Across Stockport, many adults still lack the basic digital skills they need to participate in today’s world. Digital exclusion disproportionately affects vulnerable people, low-income groups, the elderly and the more marginalised communities in our society. There is a strong correlation between digital exclusion and social exclusion.

Why does Digital Inclusion matter?

People who are offline are missing out on all the benefits the internet can provide.

Without digital it’s hard to:

  • stay in touch with family and friends
  • find savings (connected households save over £300 a year on utility bills alone)
  • access services – as more and more services are moving to online only, there is a risk that some people are being left behind and becoming excluded
  • progress fully with schoolwork or further education
  • find a job (90% of jobs require some digital skill) or a better paid job (people with digital skills earn 3-10% more than those without)
  • connect with what’s happening locally or get involved in activities that combat social isolation
  • control or improve their health by using apps to monitor exercise, diet and health

The Covid-19 pandemic brought this to a head. As residents were locked down, those without access to the internet were excluded from employment, education, online services and online support from family, friends and their communities. The need for digital became more apparent than ever.

The three main barriers to getting online are the lack of motivation, lack of skills and confidence and the cost of equipment to access the internet. Some people may have multiple barriers. (Source:
Good Things Foundation, 2019 – Digital Motivation: Exploring the reasons people are offline)

Lack of motivation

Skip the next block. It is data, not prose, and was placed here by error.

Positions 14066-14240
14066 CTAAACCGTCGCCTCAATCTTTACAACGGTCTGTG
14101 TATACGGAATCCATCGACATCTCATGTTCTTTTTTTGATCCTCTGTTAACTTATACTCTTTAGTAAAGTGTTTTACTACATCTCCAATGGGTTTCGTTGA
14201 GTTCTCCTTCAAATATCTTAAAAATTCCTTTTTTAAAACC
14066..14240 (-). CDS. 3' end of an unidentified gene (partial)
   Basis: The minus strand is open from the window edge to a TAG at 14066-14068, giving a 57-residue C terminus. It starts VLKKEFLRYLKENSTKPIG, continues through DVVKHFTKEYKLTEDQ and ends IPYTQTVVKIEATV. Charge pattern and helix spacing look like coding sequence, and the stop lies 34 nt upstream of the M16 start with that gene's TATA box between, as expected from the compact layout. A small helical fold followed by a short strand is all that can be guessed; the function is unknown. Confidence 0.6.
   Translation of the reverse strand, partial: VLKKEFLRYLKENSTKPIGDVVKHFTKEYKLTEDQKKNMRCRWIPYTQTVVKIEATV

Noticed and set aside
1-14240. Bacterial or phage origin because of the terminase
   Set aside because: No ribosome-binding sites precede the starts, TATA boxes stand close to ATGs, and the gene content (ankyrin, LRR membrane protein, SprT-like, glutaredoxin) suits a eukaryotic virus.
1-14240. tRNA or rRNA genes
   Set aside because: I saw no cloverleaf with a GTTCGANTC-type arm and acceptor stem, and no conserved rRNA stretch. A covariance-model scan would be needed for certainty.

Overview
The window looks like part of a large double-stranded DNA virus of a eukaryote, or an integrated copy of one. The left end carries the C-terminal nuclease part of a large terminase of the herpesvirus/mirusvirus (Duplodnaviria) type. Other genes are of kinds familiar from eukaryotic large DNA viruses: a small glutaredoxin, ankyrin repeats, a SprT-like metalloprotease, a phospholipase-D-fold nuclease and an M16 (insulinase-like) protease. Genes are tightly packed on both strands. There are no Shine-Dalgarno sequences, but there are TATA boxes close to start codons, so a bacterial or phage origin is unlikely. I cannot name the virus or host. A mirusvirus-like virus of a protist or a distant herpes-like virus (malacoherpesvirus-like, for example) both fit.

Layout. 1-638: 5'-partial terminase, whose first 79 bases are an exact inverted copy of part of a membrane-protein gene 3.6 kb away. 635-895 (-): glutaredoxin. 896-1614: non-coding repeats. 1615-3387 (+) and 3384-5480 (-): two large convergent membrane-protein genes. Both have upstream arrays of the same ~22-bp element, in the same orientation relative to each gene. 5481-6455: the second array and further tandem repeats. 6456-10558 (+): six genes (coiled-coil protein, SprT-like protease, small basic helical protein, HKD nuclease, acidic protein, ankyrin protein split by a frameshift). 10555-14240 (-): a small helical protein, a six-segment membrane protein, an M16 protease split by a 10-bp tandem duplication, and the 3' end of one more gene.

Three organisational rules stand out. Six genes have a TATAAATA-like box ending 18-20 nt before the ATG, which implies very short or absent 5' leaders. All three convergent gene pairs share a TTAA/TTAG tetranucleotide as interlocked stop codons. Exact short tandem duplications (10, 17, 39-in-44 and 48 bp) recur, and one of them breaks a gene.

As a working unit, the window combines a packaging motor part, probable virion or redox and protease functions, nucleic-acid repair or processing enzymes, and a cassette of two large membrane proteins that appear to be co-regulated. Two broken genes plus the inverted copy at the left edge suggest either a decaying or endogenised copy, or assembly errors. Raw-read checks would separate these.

Motivation has been the biggest barrier, with the greatest apathy towards digital in our older population. More than half of non-users say the internet is not for them or “people like me” and do not see the personal benefit in being online. They may have had no real need to go online and/or fear going on the internet.

Lack of skills and confidence

Another reason that non-users cite for being offline is that the internet is too complicated for them. This reflects that they do not have the skills to go online, and they do not have access to support to help them do so. They lack not just basic digital skills but also an understanding of how the internet works.

Cost of access

The final barrier identified for non-users is the cost of accessing the internet. This is related to the affordability of devices as well as connection costs for running these devices. This group also reflects that access can vary over time, such as with the increasing cost of data competing with other essential services or expenditures.

Who is offline?

During lockdown, we saw an upsurge in motivation to get online. People who weren’t interested before needed digital to shield, work or complete schoolwork, order shopping online, find out information or keep up with family. Lloyds Digital Consumer Index 2021 has analysed data since the pandemic and found that 1.5 million more people have started using the internet.

Older adults are more likely to be digitally excluded than any other group. Although internet use is increasing across all age groups, nearly half of people aged 75 and over have not used it within the last three months, and over a third have never used it. (Source: NHS Digital Project GM.)

10% of those offline are under 50 years old, and 55% earn under £20,000. People out of work are less likely to be digitally capable and confident. Over one-third of UK, benefit claimants have very low digital engagement. 15% of non-users of the internet cite cost as the main reason they are not online. (Source: Lloyds Bank UK Consumer Digital Index 2021

Limited users

Limited users have low levels of engagement with specific apps and sites, sometimes including social media. This group also includes those whose access varies over time. For example, households might lose access due to increasing broadband or mobile data costs. Longer term, current users may cease to use some or all digital systems at key life stages. This is especially marked after retirement if their digital skills become obsolete as technology changes. (Source: New analysis of 2020 Ofcom media use and attitudes data.)

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